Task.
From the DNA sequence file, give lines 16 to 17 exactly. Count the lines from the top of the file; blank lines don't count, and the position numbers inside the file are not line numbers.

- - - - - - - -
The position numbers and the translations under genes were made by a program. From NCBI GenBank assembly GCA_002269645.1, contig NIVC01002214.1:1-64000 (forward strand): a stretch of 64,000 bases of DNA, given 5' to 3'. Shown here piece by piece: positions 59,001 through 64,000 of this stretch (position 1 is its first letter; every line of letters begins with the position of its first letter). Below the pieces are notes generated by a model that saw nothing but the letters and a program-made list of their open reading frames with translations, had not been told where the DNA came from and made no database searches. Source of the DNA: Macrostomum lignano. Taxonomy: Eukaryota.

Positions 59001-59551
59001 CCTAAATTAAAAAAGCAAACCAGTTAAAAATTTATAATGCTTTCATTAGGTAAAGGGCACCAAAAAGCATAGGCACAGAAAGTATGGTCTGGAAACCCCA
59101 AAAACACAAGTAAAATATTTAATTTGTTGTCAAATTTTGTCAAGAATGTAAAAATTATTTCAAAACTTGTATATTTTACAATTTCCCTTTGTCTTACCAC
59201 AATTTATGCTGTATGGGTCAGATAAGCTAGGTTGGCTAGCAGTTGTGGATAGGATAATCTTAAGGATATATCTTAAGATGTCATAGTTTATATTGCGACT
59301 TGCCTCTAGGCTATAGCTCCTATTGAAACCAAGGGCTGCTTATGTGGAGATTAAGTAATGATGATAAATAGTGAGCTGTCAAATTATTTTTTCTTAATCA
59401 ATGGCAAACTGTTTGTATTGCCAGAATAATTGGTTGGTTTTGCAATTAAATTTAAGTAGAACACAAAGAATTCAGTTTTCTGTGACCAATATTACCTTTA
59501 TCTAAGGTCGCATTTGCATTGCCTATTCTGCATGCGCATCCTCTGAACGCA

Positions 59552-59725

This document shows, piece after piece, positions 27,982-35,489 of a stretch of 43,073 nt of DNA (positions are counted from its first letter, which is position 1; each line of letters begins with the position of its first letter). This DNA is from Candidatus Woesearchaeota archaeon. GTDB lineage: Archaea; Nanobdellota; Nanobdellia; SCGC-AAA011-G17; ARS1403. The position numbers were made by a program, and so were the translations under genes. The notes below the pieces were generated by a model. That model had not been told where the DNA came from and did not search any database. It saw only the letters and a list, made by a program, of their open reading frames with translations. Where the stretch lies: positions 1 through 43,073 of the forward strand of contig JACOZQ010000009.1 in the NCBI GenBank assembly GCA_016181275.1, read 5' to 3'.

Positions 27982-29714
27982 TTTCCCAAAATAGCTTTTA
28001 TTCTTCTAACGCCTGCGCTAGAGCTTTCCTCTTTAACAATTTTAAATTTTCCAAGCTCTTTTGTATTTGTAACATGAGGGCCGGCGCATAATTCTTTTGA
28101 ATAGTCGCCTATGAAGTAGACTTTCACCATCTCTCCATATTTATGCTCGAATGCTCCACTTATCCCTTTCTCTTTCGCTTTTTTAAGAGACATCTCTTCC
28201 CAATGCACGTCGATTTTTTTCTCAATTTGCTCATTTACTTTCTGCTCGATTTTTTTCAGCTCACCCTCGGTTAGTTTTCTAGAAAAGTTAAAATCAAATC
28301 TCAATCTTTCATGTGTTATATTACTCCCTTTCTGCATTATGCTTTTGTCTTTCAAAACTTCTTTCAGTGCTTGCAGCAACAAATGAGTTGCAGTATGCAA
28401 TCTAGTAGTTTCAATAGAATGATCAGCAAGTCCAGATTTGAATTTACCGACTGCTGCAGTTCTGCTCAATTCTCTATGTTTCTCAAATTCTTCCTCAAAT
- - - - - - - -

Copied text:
28301 TCAATCTTTCATGTGTTATATTACTCCCTTTCTGCATTATGCTTTTGTCTTTCAAAACTTCTTTCAGTGCTTGCAGCAACAAATGAGTTGCAGTATGCAA
28401 TCTAGTAGTTTCAATAGAATGATCAGCAAGTCCAGATTTGAATTTACCGACTGCTGCAGTTCTGCTCAATTCTCTATGTTTCTCAAATTCTTCCTCAAAT